There are a few words that are indispensible to the media and others because they allow them to imply things that they cannot ethically say. King of them all is "amid."
Suspect a correlation between the Afghan war debate and a sudden increase in the president's approval ratings? Just say, as Yahoo! News did in introducing an AP story yesterday: "Obama's job approval rises amid concerns."
Financial news sites would lost without the word "amid." Like "Stocks plummet amid interest rate fears."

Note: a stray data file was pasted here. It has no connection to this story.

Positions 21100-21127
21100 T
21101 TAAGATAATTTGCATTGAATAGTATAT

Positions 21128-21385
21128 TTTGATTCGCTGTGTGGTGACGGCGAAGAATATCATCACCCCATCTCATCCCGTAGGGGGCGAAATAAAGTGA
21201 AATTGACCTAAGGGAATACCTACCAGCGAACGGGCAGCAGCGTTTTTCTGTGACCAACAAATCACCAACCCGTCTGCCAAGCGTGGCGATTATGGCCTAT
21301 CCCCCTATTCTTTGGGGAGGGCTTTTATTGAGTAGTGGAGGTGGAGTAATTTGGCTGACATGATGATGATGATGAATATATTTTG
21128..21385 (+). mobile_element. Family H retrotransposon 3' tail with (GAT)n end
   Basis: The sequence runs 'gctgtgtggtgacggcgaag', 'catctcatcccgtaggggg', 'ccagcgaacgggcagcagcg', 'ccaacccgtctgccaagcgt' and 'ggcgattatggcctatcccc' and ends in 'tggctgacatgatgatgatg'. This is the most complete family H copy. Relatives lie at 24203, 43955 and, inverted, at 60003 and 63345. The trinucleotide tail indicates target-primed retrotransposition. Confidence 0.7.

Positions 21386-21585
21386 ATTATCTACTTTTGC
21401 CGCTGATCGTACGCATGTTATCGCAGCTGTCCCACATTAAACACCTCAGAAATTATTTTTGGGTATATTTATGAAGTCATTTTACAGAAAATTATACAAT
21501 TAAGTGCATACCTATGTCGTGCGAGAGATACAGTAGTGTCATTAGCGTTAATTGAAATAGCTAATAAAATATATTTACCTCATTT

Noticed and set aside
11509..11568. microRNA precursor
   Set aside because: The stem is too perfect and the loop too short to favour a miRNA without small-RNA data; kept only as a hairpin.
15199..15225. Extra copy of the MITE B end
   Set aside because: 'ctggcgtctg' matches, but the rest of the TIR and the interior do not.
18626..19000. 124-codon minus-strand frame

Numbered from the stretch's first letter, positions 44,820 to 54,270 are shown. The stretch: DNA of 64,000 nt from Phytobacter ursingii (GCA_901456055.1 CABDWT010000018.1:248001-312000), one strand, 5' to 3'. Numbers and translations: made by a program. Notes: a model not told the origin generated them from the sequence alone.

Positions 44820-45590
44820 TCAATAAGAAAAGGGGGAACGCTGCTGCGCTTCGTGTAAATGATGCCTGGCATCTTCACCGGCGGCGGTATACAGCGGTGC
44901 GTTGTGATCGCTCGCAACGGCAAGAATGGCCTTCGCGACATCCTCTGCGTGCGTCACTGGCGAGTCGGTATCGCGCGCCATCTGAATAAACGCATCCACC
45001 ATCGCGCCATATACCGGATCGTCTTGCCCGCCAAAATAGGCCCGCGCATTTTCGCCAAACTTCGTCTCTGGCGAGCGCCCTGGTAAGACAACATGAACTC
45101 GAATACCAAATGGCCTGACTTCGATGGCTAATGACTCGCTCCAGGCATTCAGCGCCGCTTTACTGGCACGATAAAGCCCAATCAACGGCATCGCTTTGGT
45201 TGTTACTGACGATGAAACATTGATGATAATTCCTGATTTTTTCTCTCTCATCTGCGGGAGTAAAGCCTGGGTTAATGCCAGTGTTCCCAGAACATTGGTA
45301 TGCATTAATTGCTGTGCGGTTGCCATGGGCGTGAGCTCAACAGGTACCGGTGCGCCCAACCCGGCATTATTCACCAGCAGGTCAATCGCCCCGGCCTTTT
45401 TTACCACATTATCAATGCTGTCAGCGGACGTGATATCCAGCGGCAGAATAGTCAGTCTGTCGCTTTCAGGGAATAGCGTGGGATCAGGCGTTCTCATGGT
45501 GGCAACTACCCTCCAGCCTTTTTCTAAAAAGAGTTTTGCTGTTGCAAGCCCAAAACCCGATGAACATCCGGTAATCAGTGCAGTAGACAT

Are interest rate fears causing the stocks to plummet? Are war concerns directly causing the spike in the president's approval rating? The news agencies don't know. They didn't research cause and effect. They only know there's a correlation.
But they suspect cause and effect. All they have to do is say one occurrence took place "amid" another.
I'm not saying this is bad, by the way. It's probably more often good than bad. The news agencies want to show that there probably is a cause-and-effect relationship at work. Just they didn't have the time or resources to prove it.
Still, even if they're using it honorably, "amid" still ranks as the ultimate weasel word.